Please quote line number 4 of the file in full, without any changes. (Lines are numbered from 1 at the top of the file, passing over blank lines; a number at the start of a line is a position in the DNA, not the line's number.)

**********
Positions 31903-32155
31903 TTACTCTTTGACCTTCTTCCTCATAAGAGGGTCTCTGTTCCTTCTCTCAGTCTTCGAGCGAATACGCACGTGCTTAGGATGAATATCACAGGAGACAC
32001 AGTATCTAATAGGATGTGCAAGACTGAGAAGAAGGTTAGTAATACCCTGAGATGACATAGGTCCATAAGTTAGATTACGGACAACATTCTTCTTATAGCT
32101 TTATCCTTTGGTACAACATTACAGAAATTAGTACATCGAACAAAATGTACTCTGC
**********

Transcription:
32101 TTATCCTTTGGTACAACATTACAGAAATTAGTACATCGAACAAAATGTACTCTGC